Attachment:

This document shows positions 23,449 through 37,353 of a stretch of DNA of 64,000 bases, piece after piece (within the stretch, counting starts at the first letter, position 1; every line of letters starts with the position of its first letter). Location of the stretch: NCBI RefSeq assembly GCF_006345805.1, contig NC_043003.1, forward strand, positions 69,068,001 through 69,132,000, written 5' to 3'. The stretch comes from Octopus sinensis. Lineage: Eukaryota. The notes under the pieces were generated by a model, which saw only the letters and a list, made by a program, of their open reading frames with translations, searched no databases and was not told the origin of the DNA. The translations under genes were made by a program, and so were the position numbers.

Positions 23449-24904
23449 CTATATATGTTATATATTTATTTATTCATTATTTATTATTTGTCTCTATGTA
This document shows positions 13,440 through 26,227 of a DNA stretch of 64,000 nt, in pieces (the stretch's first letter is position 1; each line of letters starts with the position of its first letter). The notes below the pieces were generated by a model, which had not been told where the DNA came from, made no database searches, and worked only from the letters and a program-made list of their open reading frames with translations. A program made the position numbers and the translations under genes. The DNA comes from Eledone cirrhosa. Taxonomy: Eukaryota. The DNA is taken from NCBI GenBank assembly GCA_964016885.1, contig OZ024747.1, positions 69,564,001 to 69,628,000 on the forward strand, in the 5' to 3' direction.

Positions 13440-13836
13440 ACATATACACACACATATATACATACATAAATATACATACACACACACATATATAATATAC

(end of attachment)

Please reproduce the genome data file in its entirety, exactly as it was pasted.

This document shows positions 23,449 through 37,353 of a stretch of DNA of 64,000 bases, piece after piece (within the stretch, counting starts at the first letter, position 1; every line of letters starts with the position of its first letter). Location of the stretch: NCBI RefSeq assembly GCF_006345805.1, contig NC_043003.1, forward strand, positions 69,068,001 through 69,132,000, written 5' to 3'. The stretch comes from Octopus sinensis. Lineage: Eukaryota. The notes under the pieces were generated by a model, which saw only the letters and a list, made by a program, of their open reading frames with translations, searched no databases and was not told the origin of the DNA. The translations under genes were made by a program, and so were the position numbers.

Positions 23449-24904
23449 CTATATATGTTATATATTTATTTATTCATTATTTATTATTTGTCTCTATGTA
This document shows positions 13,440 through 26,227 of a DNA stretch of 64,000 nt, in pieces (the stretch's first letter is position 1; each line of letters starts with the position of its first letter). The notes below the pieces were generated by a model, which had not been told where the DNA came from, made no database searches, and worked only from the letters and a program-made list of their open reading frames with translations. A program made the position numbers and the translations under genes. The DNA comes from Eledone cirrhosa. Taxonomy: Eukaryota. The DNA is taken from NCBI GenBank assembly GCA_964016885.1, contig OZ024747.1, positions 69,564,001 to 69,628,000 on the forward strand, in the 5' to 3' direction.

Positions 13440-13836
13440 ACATATACACACACATATATACATACATAAATATACATACACACACACATATATAATATAC